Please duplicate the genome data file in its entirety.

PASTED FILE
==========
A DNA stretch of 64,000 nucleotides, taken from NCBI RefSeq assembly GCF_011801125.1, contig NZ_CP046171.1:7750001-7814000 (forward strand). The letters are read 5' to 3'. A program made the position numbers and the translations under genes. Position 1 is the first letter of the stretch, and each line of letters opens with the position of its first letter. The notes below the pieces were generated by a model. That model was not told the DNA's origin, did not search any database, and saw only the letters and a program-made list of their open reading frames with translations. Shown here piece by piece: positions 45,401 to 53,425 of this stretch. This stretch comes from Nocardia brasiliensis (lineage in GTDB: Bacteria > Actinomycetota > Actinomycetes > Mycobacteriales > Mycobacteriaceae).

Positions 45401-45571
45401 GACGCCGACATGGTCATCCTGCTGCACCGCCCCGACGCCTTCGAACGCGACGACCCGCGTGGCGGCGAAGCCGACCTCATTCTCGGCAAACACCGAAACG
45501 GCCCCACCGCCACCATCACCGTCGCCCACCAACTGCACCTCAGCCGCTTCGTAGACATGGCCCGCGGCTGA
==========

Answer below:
A DNA stretch of 64,000 nucleotides, taken from NCBI RefSeq assembly GCF_011801125.1, contig NZ_CP046171.1:7750001-7814000 (forward strand). The letters are read 5' to 3'. A program made the position numbers and the translations under genes. Position 1 is the first letter of the stretch, and each line of letters opens with the position of its first letter. The notes below the pieces were generated by a model. That model was not told the DNA's origin, did not search any database, and saw only the letters and a program-made list of their open reading frames with translations. Shown here piece by piece: positions 45,401 to 53,425 of this stretch. This stretch comes from Nocardia brasiliensis (lineage in GTDB: Bacteria > Actinomycetota > Actinomycetes > Mycobacteriales > Mycobacteriaceae).

Positions 45401-45571
45401 GACGCCGACATGGTCATCCTGCTGCACCGCCCCGACGCCTTCGAACGCGACGACCCGCGTGGCGGCGAAGCCGACCTCATTCTCGGCAAACACCGAAACG
45501 GCCCCACCGCCACCATCACCGTCGCCCACCAACTGCACCTCAGCCGCTTCGTAGACATGGCCCGCGGCTGA